By Dr. Julie Knerr

When Katherine and I began writing Piano Safari, one of our goals was to provide a successful approach for teaching children to read music notation.

Sight reading has always been one of my strengths, so throughout college and graduate school I was dismayed to be surrounded by truly fantastic pianists who were very poor sight readers. How could this happen? How could I prevent this problem from happening to my students?

Over the years, we have come to see that teaching students to read music notation requires:

  • Understanding what concepts are necessary to be a good reader
  • Providing systematic instruction in reading
  • Believing strongly in our chosen reading approach and teaching it wholeheartedly
  • Providing large amounts of reinforcement for each reading concept over a period of several years

In this series of blog posts, I would like to explore some common misconceptions about teaching reading and present ideas for developing confident readers at the elementary levels of playing (first three years of study).

Misconception. Students should be excellent readers right away, or at least after a year or so.

Truth: It takes at least three years for children to become confident readers if they begin piano study at ages 5 or 6.

Just as we do not expect beginning readers of English to read easily and fluently after a few months or a year, we should not expect expert sight reading in this time frame. If a student begins reading English in Kindergarten, most schools aim for all children to be reading “at grade level” by 3rd grade. This means that although some children may become expert readers in Kindergarten (a small percentage), teachers realize that for most children, becoming a fluent reader will proceed slowly over a period of the four years of Kindergarten through 3rd grade.

As I have taught piano over the years, I have come to believe that this holds true for reading music notation as well. It takes an average of three years of diligent work for children to become confident music readers.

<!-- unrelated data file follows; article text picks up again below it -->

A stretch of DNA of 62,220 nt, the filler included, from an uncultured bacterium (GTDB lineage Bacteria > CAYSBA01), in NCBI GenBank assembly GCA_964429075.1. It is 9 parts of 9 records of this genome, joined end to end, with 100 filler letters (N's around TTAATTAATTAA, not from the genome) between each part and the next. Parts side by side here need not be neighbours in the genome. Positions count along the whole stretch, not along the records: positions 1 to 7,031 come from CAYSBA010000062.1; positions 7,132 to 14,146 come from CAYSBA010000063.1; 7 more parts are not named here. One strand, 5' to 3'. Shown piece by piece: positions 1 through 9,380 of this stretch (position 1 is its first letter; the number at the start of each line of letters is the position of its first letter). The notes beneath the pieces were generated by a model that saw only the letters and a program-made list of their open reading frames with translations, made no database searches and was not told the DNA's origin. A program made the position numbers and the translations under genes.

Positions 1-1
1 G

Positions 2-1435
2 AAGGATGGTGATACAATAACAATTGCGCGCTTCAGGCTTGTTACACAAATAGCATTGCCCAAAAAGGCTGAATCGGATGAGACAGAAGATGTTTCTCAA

This means that as we work with students on their reading skill week after week, month after month, we should not become disheartened if a child who has been playing for a year or two still needs help to analyze and decode a piece or a sight reading card.

If the foundations for reading have been well laid, and if the child has practiced reading for several years, I have observed repeatedly that by the time the child is 8 or 9, something clicks, and the child suddenly blossoms into a fluent and confident reader.

I believe this blossoming is a combination of:

  • Careful instruction in reading over the previous years
  • Developmental maturity of the child that allows coordination among all the areas of reading

This leads to the question, “If a child blossoms at age 8 or 9 in their developmental ability to read, why not just wait until then to introduce reading?”

You may have come across students who had been taught solely by rote for the first few years of study with no reading instruction at all. You may have noticed that although some students may do just fine with this delay in reading instruction, many will always struggle with reading. Because the student’s aural ability is so far ahead of the visual reading ability, the student may never catch up in his reading ability.

Therefore, we believe that it is important to lay the foundation for reading slowly and methodically in the earlier years. We have found that this foundational work will pay off by the time the child is 8 or 9.

In summary:

  • It takes most students several years to become confident and fluent music readers.
  • We should teach systematically and confidently and not become disheartened at this long term process.

In the next blog posts, we will explore the topic of how students should think about reading notation.